We're hurtling towards the future, y'all, and if you aren't holding on to your cowboy hats you better start now, because the world of hooking up is morphing into a gigantic, horny mass of wires and cell phones, and nothing, I mean nothing, is safe. Even if you're hooking up in a yurt in Bhutan or something, so long as there is 4G, romance and Internet will inevitably unite.
Lulu, like Tindr and Bang With Friends, is another one of those handy apps that focuses on the delightful experience of fornication and brings it together with your social media accounts. But unlike previous romance apps, Lulu isn't about finding a partner. It's about reviewing and rating conquests, lovers, whatever. "You" must be female, and you're scoring dudes. Lulu is Yelp for hookups, in that the guys are the restaurant and women are the reviewers.
Okay so, yes, this sounds a lot like a meat market/revenge site for spiteful exes, and plenty of people have accused the site of being a forum for malicious women to tell the world Joe Handsome actually has the smallest dick ever. But Alexandra Chong, founder of Lulu, has created the app in such a way that the experience is less like a 4chan thread to ruins guys' lives. and more a tool for crowdsourcing womens' opinion on a guy.
Here's how it works: Women must log in using their Facebook pages, which verify that they are indeed a woman. (Lulu has a team of developers that keep out guys who want to hack into the system). Once a woman logs in, she can find a guy — the process is basically a Facebook search — with whom she's hooked up and review him using the format Lulu has created. Although reviewers remain completely anonymous, they have to indicate how they know the dude in question: Are you an ex? Did you hook up? Are you currently together? Maybe he's your cousin and you're doing him a favor. Next, the Lulu asks you to answer a series of multiple-choice questions (the screencap below features just a few; there are endless hashtag options, from #manscaped to #playsdidgeridoo).
Your answers result in an overall score for said guy, with hashtags put into "Best" and "Worst" categories and some sort of zingy phrase that summarizes his person like, "His jokes are hard to laugh at" or "He's shrouded in mystery." No one can leave comments in their own words, meaning the app keeps reviewers from being overly detailed (i.e., there is no place on the app where women can describe penis size). With time, Lulu turns into a database of men with reviews from women — and with over 75,000 downloads, plenty of women are using it.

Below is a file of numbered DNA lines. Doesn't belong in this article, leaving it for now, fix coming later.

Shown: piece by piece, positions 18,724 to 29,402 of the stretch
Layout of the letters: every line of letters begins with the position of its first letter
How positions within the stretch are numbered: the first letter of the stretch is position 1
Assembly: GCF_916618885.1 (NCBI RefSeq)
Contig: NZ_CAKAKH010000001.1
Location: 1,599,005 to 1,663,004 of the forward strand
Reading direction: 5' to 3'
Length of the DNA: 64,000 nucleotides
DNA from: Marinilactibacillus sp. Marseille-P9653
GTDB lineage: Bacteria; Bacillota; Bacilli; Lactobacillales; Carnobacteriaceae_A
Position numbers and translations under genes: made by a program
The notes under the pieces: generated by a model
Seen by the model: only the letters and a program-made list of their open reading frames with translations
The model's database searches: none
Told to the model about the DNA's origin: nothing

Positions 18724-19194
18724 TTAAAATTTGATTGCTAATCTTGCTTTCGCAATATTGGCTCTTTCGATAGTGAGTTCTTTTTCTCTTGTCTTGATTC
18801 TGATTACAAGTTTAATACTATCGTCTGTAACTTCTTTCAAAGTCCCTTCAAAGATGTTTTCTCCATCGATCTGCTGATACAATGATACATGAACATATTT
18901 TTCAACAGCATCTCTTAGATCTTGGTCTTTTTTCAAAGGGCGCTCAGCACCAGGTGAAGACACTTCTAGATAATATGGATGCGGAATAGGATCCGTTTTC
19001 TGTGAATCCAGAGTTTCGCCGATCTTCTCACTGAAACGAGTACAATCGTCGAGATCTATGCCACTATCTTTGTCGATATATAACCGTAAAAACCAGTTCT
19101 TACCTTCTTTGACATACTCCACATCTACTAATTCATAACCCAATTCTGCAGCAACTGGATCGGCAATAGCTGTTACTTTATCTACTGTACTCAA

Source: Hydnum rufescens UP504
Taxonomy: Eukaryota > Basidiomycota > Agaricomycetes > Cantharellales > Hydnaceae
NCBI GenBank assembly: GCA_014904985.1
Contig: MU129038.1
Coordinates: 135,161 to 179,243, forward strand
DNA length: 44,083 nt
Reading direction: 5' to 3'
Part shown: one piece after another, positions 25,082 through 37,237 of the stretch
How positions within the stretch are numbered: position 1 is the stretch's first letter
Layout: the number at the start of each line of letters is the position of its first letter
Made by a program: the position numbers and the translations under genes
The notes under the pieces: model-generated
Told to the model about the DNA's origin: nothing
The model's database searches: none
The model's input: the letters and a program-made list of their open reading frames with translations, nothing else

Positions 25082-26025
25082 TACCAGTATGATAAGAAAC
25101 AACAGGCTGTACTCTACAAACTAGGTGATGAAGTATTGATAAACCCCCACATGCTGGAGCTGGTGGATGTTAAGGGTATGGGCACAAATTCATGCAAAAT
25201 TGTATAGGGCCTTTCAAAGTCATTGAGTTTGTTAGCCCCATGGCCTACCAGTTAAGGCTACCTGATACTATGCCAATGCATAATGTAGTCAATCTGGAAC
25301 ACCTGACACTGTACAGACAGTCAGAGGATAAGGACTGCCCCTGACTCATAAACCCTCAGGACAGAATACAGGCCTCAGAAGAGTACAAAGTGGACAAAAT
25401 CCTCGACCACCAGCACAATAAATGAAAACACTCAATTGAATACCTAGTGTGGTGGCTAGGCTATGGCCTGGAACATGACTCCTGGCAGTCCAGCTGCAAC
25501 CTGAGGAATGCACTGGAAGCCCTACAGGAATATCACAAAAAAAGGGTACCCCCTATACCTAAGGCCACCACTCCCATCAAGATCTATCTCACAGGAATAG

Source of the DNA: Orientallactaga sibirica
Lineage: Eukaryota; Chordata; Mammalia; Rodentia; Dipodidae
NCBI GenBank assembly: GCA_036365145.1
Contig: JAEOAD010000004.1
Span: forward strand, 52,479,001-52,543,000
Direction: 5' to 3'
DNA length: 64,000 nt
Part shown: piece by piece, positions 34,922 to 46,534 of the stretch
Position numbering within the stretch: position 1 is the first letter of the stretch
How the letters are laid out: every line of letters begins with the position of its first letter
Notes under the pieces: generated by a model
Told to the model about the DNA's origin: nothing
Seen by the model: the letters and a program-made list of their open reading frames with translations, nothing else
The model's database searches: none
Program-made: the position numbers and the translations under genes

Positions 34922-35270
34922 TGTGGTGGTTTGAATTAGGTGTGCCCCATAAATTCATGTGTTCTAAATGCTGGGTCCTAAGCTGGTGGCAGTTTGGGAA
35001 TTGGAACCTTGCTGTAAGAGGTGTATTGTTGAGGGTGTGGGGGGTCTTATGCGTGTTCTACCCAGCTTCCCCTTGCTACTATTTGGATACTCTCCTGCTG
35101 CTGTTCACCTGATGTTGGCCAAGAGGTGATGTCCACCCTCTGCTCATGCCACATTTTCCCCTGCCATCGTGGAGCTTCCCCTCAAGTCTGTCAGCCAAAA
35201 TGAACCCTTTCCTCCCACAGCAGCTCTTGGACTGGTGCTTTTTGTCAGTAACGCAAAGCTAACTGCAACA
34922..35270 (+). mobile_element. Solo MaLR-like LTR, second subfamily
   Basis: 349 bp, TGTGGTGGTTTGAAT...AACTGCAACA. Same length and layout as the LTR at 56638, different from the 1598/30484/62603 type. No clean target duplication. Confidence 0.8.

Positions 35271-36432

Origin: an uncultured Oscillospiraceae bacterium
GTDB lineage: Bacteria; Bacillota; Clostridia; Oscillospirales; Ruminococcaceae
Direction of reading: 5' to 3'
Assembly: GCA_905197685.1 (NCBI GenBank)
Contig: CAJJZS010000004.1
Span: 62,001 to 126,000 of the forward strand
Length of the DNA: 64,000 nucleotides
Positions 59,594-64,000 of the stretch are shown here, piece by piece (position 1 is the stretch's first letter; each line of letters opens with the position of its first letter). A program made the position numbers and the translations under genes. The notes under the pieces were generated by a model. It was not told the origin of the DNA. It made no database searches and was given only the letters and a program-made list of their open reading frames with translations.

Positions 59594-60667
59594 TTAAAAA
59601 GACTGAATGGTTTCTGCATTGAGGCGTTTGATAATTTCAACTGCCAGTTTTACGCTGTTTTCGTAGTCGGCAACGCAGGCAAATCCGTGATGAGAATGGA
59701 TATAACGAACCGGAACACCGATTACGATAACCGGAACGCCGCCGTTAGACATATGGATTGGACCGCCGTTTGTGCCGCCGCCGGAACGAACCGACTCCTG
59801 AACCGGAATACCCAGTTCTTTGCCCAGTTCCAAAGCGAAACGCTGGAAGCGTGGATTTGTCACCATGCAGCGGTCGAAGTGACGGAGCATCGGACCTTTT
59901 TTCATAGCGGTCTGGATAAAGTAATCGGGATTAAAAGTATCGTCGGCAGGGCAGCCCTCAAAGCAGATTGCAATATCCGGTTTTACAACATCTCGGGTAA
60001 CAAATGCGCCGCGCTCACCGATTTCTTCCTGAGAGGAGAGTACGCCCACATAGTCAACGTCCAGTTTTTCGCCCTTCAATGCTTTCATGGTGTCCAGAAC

But with Lulu's growing use comes the inevitable debate about whether the app objectifies men and puts very intimate encounters on a public app. I hesitated about the the app at first— seeing my guy friends get embarrassed about the fact that they had #KinkyInTheRightWays in their reviews made me feel kind of (but only kiiiiiind of) bad for them. The thing is, almost everyone talks about their hookups openly already. If anyone in college ever wanted to know about a hashtag-man-slut, there is a trustworthy group of former flings that would likely fill them in. And it's not a gossipy-man-hating thing, it's an everyone-who-hooks-up-with-people thing. People love talking about this stuff; women are always asking other women for their opinions and experiences. Lulu just harnesses that nebulous cloud of gossip into hashtags and a sleekly designed app.
So how do you maneuver the world of hook-ups and dating when dudes can be reviewed for their relationships? Don't be an asshole, that's all. All of the hashtags a guy can be reviewed with are annoying, Cosmo-esque versions of how my friends and I would talk about someone we've dated or made out with. #SweetThreads and #CleansUpGood (cringe) are Lulu's way of saying he's a menswear bro and that one time I took him as a date to my cousin's wedding, he looked like Wentworth Miller in that one Mariah Carey video. As for negative reviews like #TotalF**ingDickhead, the app serves as a reminder to guys that they can't be douchebags and expect other women won't find out. This was true before Lulu and will remain true after.
My only qualm is regarding the "Best" and "Worst" categorization that put personality traits into a binary world where some traits are made to seem universally unattractive. #VideoGamer often ends up in the "Worst" category, as does #AirGuitarist and #OneTrackMind. Plenty of women are into dudes that get their game on, and I personally appreciate a good air guitarist, so it seems unfair to decide that's a negative trait that could potentially bring a guy's "score" down.
The whole app might leave dudes unsettled but between OK Cupid, match.com, and Tindr, we've been doing this with dating and hookups already. But before it was a cumbersome process of stalking LinkedIn and Facebook profiles. Now the process has been streamlined. Get used to it.